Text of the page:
III. THE COMMON OCCUPATIONS OF BOTH CONDITIONS.
I will praise thee in death
I will praise thee as long
As thou lendest me breath."
"I will praise thee for ever and ever." The one occupation of a Christian is to praise his God. Now, in order to do this, we must maintain by God's grace a grateful, happy, praiseful frame of mind; and we must endeavour to express that condition of mind by songs of gratitude. This should be our morning's work. Should there not be the morning song? This should be the evening's work. Let it be our vespers to bless and praise God. Israel had the morning lamb and the evening lamb. Let us make both ends of the day bright with his praise, and during the day. We are in a wrong state of mind if we are not in a thankful state of mind. Depend upon it, there is something wrong with you if you cannot praise God. "Oh!" says one, "what, in trouble?" Yes, in every bitter trouble too, for Job could say, "The Lord gave, and the Lord hath taken away, and blessed be the name of the Lord." "But are we never to be sorrowful?" Yes, yet always rejoicing. How can that be? Ah! the Lord teach you it! It is a work of grace. Cast down, but yet, for all that, rejoicing in the Lord! He lifts up the light of his countenance upon us, even when heart and flesh are failing us. I say again, there is something amiss with us when our heart does not praise God. Do as much as you can also. When your heart is glad, try to. praise him with your lip. Do you work alone? Sing. Perhaps, if you work in company, you cannot; but sing with the heart. Men of the world, I am afraid, sing more than we do. I do not admire the most of their songs. They do not seem to have much sense about themat least the modern ones. But let us sing some of the songs of Zion. You do not want to put your harps on the willows, but if they are there, take them down and praise the Lord, who leadeth you with benefits in life and in death. Therefore, habitually praise him. And, brethren and sisters, all our actions, as well as our thoughts and words, should tend to, the praise of him who always blesses us. You may stop praising God when he stops having mercy upon younot till then; and as there is always a new mercy coming to your doors let new praise be going up out of your hearts." But how can I praise God by my actions? saith one. "Do all in the name of the Lord Jesus, giving thanks unto God and the Father by him." I try to praise God by preaching to-night. Some of you will go to your trades. Well, praise God at your trades. Any work, any lawful calling may be to the Christian priest(and all Christians are priests)the exercise of his sacred functions. You may make your smock-frock, if you will, a vestment; you shall make your meal a sacrament; you shall make everything in the house like the pots that were before the altar; the bells upon the horses shall be "holiness unto the Lord."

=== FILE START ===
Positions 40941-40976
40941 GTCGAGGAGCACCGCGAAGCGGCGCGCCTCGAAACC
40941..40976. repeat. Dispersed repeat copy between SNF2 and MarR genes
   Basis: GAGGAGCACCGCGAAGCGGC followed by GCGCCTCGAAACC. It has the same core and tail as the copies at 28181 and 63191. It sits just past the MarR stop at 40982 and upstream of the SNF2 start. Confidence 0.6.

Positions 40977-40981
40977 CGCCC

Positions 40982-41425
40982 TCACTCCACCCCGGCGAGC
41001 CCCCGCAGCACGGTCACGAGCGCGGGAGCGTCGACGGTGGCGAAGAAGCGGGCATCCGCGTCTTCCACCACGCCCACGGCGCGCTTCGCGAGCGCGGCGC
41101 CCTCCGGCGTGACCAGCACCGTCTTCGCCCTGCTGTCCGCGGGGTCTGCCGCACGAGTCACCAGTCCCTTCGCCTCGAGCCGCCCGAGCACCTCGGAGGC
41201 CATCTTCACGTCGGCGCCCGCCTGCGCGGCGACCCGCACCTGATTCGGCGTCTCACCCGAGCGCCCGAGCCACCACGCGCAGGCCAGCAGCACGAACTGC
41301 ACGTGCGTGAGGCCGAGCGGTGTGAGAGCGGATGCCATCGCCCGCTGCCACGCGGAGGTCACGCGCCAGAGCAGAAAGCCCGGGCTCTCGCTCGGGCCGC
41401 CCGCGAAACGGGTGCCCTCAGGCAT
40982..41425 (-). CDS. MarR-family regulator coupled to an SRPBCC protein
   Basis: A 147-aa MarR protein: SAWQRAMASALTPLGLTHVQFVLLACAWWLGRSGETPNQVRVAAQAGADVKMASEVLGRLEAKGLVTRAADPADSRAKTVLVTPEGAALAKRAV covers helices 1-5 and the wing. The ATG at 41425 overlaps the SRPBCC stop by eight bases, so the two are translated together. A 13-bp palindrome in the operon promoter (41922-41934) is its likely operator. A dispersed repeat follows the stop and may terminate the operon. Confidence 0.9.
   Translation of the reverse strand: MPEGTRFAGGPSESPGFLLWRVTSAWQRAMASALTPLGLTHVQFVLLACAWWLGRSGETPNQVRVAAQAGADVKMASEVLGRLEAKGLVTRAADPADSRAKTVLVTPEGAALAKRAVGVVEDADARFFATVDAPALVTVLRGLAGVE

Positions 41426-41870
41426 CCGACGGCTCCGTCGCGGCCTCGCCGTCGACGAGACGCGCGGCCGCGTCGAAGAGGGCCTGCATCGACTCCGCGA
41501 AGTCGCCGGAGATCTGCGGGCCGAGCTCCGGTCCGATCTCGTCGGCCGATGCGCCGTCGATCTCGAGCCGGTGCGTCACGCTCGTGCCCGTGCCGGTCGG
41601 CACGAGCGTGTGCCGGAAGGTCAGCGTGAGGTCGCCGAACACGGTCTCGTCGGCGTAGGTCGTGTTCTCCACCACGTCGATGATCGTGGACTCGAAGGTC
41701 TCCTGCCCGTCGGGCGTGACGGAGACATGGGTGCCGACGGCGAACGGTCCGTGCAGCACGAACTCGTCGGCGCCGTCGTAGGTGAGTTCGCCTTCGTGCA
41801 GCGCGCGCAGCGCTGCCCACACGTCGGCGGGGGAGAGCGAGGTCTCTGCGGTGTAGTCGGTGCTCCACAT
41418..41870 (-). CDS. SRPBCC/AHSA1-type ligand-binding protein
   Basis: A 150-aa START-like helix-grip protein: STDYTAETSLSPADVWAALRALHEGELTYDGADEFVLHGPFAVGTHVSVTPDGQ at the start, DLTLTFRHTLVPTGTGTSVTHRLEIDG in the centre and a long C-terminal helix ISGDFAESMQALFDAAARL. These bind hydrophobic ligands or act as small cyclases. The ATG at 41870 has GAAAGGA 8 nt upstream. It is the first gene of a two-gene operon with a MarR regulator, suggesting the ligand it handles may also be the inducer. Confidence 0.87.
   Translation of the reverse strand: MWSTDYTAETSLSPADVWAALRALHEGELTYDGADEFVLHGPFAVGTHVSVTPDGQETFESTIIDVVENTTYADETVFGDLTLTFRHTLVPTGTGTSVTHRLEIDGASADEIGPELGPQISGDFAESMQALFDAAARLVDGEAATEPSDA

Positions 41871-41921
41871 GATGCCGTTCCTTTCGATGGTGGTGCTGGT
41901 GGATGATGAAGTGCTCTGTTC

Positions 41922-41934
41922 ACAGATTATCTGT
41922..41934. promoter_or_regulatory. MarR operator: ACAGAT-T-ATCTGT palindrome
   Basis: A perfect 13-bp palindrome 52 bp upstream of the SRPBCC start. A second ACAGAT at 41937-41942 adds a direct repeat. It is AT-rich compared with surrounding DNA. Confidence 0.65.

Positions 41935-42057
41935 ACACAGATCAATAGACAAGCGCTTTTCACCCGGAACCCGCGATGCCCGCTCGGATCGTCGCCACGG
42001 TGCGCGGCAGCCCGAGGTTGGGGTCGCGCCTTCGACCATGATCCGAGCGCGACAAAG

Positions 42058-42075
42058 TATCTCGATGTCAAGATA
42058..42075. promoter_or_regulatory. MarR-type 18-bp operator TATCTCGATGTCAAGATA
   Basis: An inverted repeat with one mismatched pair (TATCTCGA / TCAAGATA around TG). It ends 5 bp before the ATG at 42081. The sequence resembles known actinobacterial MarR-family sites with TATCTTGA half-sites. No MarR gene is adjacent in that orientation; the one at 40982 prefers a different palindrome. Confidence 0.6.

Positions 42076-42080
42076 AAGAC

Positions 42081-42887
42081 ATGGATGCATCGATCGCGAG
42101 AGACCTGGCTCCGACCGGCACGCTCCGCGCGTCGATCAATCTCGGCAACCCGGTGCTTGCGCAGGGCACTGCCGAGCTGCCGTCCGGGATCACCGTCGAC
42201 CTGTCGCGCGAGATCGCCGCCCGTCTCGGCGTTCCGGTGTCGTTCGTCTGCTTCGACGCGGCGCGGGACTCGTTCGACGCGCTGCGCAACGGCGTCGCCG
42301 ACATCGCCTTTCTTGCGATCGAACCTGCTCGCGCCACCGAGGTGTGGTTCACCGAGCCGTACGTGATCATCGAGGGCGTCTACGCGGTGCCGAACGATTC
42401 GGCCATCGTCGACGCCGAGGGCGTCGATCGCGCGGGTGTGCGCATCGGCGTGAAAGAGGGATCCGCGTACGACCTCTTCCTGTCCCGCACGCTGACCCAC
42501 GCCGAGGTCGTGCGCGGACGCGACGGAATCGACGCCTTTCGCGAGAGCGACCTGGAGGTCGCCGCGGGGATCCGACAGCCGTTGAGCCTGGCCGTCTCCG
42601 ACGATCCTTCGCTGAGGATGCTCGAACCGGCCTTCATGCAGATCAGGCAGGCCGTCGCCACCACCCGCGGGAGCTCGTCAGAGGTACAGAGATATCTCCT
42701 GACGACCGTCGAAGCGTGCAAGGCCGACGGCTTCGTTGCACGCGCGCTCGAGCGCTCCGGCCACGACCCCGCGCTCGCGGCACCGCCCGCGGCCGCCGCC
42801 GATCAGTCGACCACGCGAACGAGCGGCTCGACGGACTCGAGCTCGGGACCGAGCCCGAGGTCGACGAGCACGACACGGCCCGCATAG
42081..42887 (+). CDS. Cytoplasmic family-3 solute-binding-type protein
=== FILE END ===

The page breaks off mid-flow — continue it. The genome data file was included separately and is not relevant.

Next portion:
And, dear brethren, to close. Let me remark that if we praise God ourselves by word and life, we ought to try to bring others to praise him too. You do not praise God, indeed, unless you want others to do so. It is a mark of sincere thankfulness that it desires others to assist it in the expression of its joy. Blessed be the Lord, this same Psalmist here, who says for himself, "Blessed he the Lord", is the writer of the 67th Psalm. You know how he says there, "Let the people praise theeyea, let all the people praise thee!Oh! let the nations be glad and sing for joy!" Then he says again, "Let the people praise thee, O God; yea, let all the people praise thee!" Do your utmost to be the means, in God's hands, of bringing others to praise him. Tell them what he has done for you. Tell them of his saving grace. Invite sinners to Christ. Let it be:
To say,"Behold the Lamb!"
and in this way you will be setting other tongues a-praising God, so that when your tongue is silent, there shall be others that will take up the strain. Labour for this, beloved, every one of you. Labour for the extension of the choir that shall sing the praises of the Saviour I trust we shall never fall into that narrow-minded spirit which seems to say, "It is enough for me if I am saved, and if those that go to my little place of worship are all right. It is quite enough." No, Master, thy throne is not to be set up in some little conventicle in a back street, and there alone. Thou are not to reign in some little corner of a city, and there alone Thou art not to take this island of Great Britain, and reign in it alone; nor in Europein one quarter of the earth alone. Let the whole earth be filled with his praise! And what Christian heart will refuse to say, "Amen and amen"? God grant it may be so! Amen.